Ethical Considerations in Disability Research and Safeguarding
- Justice – this means, to quote Aristotle, to treat like cases alike and unalike cases unalike – be fair;
- Beneficence – this means, try to help people, do the right thing;
- Non-maleficence – this means, do no harm, don’t deceive people;
- Autonomy – this means respect for persons, supporting people’s choices, listening to them.
- Think about possible harms or benefits, and minimise any distress caused. For example, it may be traumatic to recall past difficulties. Can you support people afterwards or refer them to services which might support them?
- You might avoid doing research, when it’s already been done or it’s unnecessary. Do you have to do it with this group? Are you asking ‘need to know’ or ‘want to know’ questions? In some contexts, people with disabilities may be fed up of other people’s questions, especially if they never get to hear the results of the research.
- You need to avoid raising expectations of future benefits of the research, and this means you may need to manage expectations when they agree to participate in your study. Many people participate in research because they feel it will benefit them or their child in some way, even when you say that it will not directly help them.
- If there are no services available, then screening a population to find out who has particular service needs may not be ethical: it raises expectations which cannot be met. Or you need to ensure services are put in place: the slogan of “no survey without service” is worth remembering!
- The same people with disabilities often spend all their time participating in multiple studies, and they get sick of answering questions – try and find someone who has not been involved before.
- Will there be any reprisals or retribution to adults or children who might be involved? Are safeguarding protocols in place for vulnerable adults and children; Have a clear plan for responding to safety concerns. This is also touched upon briefly in the course in the section on ‘conducting research’ with children
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Global Disability: Research and Evidence
- The participant should understand what the research is about. This means full information, but also communication that is accessible to people.
- When people have hearing impairment or visual impairment, it is simply about ensuring that their preferred means of communication – speech, sign language, braille, file – is available, that they have read, understood and remembered the study, and can give consent through written, oral or sign language.
- It is more complicated if they have intellectual disabilities or are children. You need to assess their capacity to understand consequences of the study and provide permission to participate. You should provide simplified versions of the information sheet and consent form which they can understand.
- If they still lack capacity to participate, then they cannot be included in most studies, and you will have to see if a caregiver can participate on their behalf.
- Children who can understand may still be too young to give legally valid consent, so you may have to rely on their caregivers giving permission for the child to participate. But you still need to have the child’s assent, because you need to try and ensure they understand why they are being asked to participate in the research.
- The participant is entitled to say no. Participation must be voluntary. The adult or child can withdraw at any stage. There should be no negative consequences either for participating, or for not participating. They should not be ‘bribed’ to participate.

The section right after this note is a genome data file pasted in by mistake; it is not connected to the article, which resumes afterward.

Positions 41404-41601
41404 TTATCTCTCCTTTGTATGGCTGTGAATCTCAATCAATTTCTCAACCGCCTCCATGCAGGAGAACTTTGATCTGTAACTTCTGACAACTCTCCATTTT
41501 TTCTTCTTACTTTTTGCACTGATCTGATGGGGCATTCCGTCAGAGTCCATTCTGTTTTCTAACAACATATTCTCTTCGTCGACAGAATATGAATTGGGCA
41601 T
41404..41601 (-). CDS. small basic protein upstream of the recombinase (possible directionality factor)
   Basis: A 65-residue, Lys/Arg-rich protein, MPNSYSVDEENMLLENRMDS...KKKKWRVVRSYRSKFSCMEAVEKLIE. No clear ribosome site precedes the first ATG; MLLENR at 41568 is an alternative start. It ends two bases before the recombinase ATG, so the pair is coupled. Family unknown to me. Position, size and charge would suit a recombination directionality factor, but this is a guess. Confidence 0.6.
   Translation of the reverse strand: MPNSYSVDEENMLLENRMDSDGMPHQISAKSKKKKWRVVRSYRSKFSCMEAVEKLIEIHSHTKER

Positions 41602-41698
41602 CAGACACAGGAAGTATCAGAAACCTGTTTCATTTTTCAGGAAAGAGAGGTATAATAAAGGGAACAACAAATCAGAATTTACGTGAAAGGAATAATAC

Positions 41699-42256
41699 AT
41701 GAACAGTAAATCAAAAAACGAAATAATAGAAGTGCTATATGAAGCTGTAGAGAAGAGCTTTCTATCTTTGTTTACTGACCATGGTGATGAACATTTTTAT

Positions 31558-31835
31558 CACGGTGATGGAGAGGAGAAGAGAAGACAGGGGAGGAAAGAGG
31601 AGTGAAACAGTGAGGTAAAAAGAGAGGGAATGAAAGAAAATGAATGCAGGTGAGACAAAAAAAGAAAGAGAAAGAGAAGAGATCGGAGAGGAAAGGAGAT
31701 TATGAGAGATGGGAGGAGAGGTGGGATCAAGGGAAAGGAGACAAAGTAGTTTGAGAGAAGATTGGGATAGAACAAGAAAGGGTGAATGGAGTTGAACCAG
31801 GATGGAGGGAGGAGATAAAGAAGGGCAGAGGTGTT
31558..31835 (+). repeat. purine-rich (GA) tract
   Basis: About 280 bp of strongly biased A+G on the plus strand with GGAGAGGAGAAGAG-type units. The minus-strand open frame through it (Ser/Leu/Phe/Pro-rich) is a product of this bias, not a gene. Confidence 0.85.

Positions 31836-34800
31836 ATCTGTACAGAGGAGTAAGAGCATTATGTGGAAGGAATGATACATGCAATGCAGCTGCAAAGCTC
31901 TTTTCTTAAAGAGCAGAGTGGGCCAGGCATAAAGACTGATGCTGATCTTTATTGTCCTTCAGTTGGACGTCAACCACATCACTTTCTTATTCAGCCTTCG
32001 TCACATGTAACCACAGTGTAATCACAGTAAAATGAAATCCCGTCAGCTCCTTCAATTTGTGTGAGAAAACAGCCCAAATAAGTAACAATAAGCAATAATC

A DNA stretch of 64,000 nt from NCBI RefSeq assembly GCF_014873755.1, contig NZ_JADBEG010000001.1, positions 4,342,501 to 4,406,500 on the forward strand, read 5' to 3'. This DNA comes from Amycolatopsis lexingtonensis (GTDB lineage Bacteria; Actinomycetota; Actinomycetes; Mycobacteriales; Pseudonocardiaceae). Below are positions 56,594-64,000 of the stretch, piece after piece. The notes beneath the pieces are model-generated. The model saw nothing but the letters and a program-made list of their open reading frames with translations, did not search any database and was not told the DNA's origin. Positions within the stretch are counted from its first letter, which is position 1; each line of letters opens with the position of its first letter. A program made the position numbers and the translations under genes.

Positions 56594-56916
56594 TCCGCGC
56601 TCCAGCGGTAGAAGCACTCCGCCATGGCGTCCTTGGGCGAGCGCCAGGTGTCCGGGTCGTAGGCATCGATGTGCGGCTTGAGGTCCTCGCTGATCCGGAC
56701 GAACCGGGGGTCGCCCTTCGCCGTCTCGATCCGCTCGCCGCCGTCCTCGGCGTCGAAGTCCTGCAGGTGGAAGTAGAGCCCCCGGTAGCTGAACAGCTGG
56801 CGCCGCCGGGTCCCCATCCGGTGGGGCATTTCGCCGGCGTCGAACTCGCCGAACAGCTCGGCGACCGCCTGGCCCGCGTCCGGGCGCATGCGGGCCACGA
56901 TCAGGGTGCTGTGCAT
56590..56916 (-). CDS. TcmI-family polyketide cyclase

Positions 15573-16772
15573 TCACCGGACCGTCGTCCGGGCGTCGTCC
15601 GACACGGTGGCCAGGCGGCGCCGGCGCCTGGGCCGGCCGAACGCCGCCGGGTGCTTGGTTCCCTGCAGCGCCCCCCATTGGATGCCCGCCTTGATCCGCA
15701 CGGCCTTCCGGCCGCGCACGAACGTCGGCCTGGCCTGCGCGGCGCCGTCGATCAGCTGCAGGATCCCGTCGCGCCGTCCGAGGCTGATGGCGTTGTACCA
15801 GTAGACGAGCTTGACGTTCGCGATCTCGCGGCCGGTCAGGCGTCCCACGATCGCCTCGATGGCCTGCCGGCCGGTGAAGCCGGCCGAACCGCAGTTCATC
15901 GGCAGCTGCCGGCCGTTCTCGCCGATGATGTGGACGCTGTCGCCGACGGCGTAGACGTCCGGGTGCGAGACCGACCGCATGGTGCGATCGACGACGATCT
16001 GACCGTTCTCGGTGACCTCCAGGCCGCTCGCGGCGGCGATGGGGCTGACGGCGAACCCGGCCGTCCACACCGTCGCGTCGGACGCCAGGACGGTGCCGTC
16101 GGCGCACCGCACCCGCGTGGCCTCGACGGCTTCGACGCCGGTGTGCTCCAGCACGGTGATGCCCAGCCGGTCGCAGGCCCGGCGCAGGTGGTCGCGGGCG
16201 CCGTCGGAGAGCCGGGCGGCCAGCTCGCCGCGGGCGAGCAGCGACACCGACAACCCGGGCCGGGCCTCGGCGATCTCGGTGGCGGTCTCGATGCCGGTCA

- If potential participants are hard to involve but do not actually say ‘no’, it may be that they don’t want to take part but it is a culturally impolite to say no, especially to western researchers: remember the Swahili proverb “The one who chases you away doesn’t tell you to go”. Are you aware of children or adults’ dissent, and do you respect it?
- Often, research in non-western cultural contexts requires community consent, not just individual consent. Do what is expected locally – but also be aware of individuals who may want to take part, but are spoken for by others.
- Some questions can be answered in focus groups, but often people don’t want to disclose private information to others, particularly if the information is sensitive in nature, so a one to one interview would be better for this type of information.
- People should ideally have privacy, for example when they are talking to an interviewer in a one to one interview, or filling in a survey with a enumerator. In some contexts, this can be really difficult.
- Others may want to speak for people with disabilities, but it’s best to hear from the person themselves.
- If the person is deaf and has an interpreter, they are likely to be a family member, possibly a child: is it appropriate to ask very personal questions?
- Find a place where no one is listening, possibly arrange a distraction activity for parents or other children, or interview parents in one place and children in another place, at the same time.
- Children may choose to be accompanied in the interview, for example by a friend or sibling: that is something you should plan for.
- People should not be identifiable in any publications from the research, so anonymise transcripts as soon as they are checked, removing not just names but also identifying details – for example, many impairments are rare, so it’s harder for people with disabilities to be anonymise if you include the exact diagnosis.
- However, children and adults should know that you have a moral duty to help them disclose abuse to relevant authorities, so tell them your duty of confidentiality does not mean ignoring stories of abuse (look at childethics.com for more advice about safeguarding).
Global Disability: Research and Evidence
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